While most fans already know that Verdugo can capably handle all three outfield spots, there aren’t many who realize the strength of his arm. In impressive fashion, he was tabbed as having the best outfield arm in the PCL by Baseball America for the 2017 season, which I think speaks volumes considering the amount of talent in Triple-A. While Joc may have more savvy and have a better understanding of the potential caroms and ricochets in the Dodger Stadium outfield, I think Verdugo makes up for it with better range and overall quickness.

In 273 AB during his 2017 campaign, Pederson hit .212/.331/.407, which is a few ticks below his career slash line of .222/.345/.435. Heading into spring training each year, there are discussions about how Joc has made new adjustments in his swing mechanics which would conceivably elevate his production. And although 2018 will be only his fourth full year, the final numbers are eerily similar by the end of each campaign. He was demoted at one point last year, and during his minor league stint slashed .167/.247/.306 in 81 plate appearances. He may even have been destined to start the 2018 season at OKC, but his offensive heroics during last year’s postseason, coupled with the strength of his glove, afforded him the benefit of the doubt.

As far as Verdugo goes, he hit an impressive .314/.389/.436 over 433 AB last year at OKC. In comparative conversations alongside Chris Taylor, many pundits view Verdugo as the Dodgers’ center fielder of the future, even though he doesn’t have much of an MLB track record aside from 15 games after rosters expanded last year. But while he doesn’t compare to Joc in the power department, Verdugo almost never strikes out, and has become known as an on-base machine—something that Los Angeles could certainly utilize in their sluggish lineup at the present juncture. He’s capable of stealing bases in the double-digits, and despite his lack of long balls, Verdugo has the strength to muscle a ball to the deep part of the yard, as made evident by his 27 doubles, four triples and six home runs for OKC last year. As far as his ascension goes, he’s accomplished about all there is at Triple-A, and although the daily reps don’t hurt, there’s by no means mandatory.

So, if the entire left-handed hitting trio is healthy, who’s the logical choice? All three have plenty of options on their contracts, so there’s really no issue there. If you ask me, Toles is clearly the top choice from an offensive standpoint, but his defense may be just a little too suspect to consider him as a legitimate, secondary platoon candidate with Taylor, Puig or Kemp. But if the management crew of the Dodgers is indeed weighing defense as it’s top priority—which is what many believe after seeing the many Pederson-for-Kemp late-game substitutions—I think I’d go with Verdugo over Pederson almost any day of the week.

As it stands right now, with a bench that’s already playing short because of an eight-man bullpen, it is really worth having Pederson occupying a valuable 25-man roster spot just to supplant Kemp as a late-inning defensive replacement?

(Follow Dennis on Twitter: @thinkbluepc)

 

Dodgers Place Rich Hill on Disabled List, Recall Adam Liberatore

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(Mandatory Credit: Robert Gauthier/Los Angeles Times)

The Dodgers on Wednesday afternoon recalled left-handed reliever Adam Liberatore from Triple-A Oklahoma City and placed left-hander Rich Hill on the 10-day disabled list, retroactive to April 15. The team is describing the injury as finger inflammation; however, Hill himself says the cause is a cracked nail on his middle finger.

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The Whole Kenley Jansen Thing

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(Mandatory Credit: Chris Williams/Icon Sportswire)

While there are numerous factors which have contributed to the substandard performance of the Dodgers during the first three weeks of the season, none appear to be more disconcerting than the effectiveness of team closer Kenley Jansen.

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Dodgers vs. Padres Preview: Will the Los Angeles Starting Rotation Find Success?

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While the offense of the Dodgers continues to be highly scrutinized in the early portion of the year, it could be up to the club’s starting rotation to keep the team on the winning track when travelling to San Diego for a three-game set during the early part of the week.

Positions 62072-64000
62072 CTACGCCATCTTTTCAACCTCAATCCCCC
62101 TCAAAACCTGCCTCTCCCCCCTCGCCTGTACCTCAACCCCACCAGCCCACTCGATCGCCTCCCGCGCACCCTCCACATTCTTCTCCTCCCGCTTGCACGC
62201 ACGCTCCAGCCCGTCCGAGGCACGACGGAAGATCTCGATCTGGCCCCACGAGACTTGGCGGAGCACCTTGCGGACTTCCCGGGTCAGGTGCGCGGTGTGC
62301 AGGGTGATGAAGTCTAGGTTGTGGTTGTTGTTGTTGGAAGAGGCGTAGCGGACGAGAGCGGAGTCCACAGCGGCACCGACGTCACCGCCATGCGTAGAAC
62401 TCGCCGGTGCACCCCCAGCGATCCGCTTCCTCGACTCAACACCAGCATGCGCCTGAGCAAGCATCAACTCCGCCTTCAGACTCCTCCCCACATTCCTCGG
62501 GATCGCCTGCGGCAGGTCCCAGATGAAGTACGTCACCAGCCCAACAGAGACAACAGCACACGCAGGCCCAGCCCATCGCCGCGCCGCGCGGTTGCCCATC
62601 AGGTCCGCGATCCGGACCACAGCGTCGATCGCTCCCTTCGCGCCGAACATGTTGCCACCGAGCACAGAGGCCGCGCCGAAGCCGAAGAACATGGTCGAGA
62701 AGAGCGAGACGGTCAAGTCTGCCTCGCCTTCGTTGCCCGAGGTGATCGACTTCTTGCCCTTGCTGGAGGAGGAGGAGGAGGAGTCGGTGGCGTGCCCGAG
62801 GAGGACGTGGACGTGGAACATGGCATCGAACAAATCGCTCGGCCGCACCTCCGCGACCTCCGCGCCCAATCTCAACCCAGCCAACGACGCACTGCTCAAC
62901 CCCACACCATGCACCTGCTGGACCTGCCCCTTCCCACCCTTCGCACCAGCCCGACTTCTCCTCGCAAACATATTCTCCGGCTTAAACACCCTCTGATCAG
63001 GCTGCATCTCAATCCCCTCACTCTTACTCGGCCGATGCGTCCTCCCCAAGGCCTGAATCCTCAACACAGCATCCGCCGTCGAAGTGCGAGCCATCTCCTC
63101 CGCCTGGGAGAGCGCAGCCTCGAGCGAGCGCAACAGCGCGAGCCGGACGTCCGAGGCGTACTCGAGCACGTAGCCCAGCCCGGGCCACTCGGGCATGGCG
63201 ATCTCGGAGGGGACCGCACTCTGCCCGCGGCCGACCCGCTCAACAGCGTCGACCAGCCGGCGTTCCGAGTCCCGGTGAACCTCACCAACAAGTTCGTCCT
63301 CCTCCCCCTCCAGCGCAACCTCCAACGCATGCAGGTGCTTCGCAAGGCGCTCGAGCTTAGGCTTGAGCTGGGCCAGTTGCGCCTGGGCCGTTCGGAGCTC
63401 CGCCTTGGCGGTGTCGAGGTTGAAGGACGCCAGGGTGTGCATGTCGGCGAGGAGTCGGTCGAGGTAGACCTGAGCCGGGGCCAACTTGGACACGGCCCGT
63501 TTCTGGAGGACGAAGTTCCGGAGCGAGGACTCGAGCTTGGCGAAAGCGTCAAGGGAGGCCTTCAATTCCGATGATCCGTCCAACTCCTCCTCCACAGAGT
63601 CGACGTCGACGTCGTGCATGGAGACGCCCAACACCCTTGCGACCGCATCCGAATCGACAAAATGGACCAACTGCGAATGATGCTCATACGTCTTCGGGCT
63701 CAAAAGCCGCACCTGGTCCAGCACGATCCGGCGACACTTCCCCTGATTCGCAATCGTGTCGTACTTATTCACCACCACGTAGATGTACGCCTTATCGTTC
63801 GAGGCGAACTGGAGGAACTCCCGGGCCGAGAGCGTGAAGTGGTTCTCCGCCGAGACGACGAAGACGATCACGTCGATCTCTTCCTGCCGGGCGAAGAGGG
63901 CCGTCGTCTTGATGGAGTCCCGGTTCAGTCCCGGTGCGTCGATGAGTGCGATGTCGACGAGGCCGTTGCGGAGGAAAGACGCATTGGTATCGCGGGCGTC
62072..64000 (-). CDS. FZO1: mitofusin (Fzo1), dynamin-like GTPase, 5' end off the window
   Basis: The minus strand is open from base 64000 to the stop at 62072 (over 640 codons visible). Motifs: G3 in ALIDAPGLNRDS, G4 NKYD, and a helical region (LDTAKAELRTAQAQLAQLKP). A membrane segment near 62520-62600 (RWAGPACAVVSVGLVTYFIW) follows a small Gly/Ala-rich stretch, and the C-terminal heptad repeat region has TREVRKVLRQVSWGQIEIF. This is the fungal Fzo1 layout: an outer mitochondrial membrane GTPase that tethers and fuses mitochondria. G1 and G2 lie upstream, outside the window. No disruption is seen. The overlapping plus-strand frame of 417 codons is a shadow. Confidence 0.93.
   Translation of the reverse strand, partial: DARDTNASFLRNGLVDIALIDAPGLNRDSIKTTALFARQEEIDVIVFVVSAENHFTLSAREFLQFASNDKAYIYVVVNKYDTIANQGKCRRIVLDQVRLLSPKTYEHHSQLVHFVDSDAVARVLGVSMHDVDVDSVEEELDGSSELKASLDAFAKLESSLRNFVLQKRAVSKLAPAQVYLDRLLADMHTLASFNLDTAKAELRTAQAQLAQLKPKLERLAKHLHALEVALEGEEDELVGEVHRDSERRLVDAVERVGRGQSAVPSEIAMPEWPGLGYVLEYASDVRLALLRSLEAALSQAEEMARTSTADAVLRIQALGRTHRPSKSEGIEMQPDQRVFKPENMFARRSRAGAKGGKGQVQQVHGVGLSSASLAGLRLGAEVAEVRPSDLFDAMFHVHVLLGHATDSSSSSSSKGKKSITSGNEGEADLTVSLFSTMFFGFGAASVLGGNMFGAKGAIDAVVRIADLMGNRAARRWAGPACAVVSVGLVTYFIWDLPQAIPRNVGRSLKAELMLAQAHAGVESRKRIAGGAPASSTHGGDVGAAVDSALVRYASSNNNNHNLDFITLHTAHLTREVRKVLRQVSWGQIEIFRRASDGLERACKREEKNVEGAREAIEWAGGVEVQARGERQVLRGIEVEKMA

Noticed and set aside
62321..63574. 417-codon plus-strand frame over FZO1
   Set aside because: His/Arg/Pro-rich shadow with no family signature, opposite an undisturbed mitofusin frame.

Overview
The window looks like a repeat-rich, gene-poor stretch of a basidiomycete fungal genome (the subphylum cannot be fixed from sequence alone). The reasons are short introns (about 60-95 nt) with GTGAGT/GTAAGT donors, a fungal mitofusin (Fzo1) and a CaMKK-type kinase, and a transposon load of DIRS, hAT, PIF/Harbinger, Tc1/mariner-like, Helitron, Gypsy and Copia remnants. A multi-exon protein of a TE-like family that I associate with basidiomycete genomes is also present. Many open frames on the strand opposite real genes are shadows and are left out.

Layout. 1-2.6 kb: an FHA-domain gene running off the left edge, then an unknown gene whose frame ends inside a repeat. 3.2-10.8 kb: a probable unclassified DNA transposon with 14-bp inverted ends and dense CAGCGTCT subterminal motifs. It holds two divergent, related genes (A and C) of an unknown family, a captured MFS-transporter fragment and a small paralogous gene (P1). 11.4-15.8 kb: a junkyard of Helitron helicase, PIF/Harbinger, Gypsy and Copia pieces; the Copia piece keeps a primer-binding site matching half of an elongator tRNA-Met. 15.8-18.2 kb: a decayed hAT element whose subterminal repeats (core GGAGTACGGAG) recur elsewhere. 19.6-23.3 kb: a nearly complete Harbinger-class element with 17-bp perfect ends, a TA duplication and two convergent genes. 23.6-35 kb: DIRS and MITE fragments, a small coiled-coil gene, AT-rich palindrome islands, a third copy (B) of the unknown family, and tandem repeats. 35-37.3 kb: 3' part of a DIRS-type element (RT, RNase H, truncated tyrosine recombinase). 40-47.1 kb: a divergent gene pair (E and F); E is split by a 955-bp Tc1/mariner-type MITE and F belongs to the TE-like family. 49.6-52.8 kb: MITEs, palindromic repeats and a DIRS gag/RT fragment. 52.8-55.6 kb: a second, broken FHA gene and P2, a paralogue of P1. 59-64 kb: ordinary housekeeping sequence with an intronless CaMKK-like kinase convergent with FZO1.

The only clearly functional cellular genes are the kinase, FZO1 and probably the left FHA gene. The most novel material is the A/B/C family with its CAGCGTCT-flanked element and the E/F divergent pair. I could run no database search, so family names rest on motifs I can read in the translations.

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Dodgers Place Logan Forsythe on Disabled List, Recall Breyvic Valera

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(Mandatory Credit: Jake Roth/USA TODAY Sports)

The Dodgers on Sunday morning placed infielder Logan Forsythe on the 10-day disabled list with right shoulder inflammation and recalled infielder Breyvic Valera from Triple-A Oklahoma City. Valera will wear uniform No. 33.

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Are the Dodgers Trying to Be Just a Little Too Versatile?

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(Mandatory Credit: Jayne Kamin-Oncea/USA TODAY Sports)

Many fans talk about team chemistry and continuity often. We normally hear about it when a team is amid a rough losing skid, or, conversely, when a club is winning games on a daily basis, sometimes setting historical franchise records in the process.

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Dodgers Prospects: An Inside Look at the Triple-A Oklahoma City Batting Order

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(Mandatory Credit: David Zalubowski/Associated Press)

For as much as the big league club has been struggling with its offense so far this season, the Oklahoma City Dodgers have been making up for it with their own bats. The Triple-A crew is off to fine 5-1 record as a team, as they’re hitting a combined .306/.377/.447 through the first six games of the young campaign. Although the 19-run output against Round Rock earlier this week represents a big chunk of their production, they still have put 40 runs on the board so far, which translates to 6.67 runs scored per game—a very impressive number any way you look at it.

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It’s Official: Dodgers to Host 2020 All-Star Game

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As we all knew yesterday the announcement was coming, today it became official. Baseball Commissioner Robert D. Manfred, Jr. announced that Major League Baseball has awarded the 2020 All-Star Game and accompanying All-Star Week festivities to the Los Angeles Dodgers.  The 2020 Midsummer Classic will be the 91st edition in the event’s history, which dates back to 1933.

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Dodgers Offense: Bats May Finally Be Headed in Right Direction

Colorado Rockies v Los Angeles Dodgers
(Mandatory Credit: Harry How/Getty Images)

While it was only four runs and against one of the not-so-stellar pitching staffs in baseball, the Dodgers‘ slumbering offense may finally be showing some signs of waking up.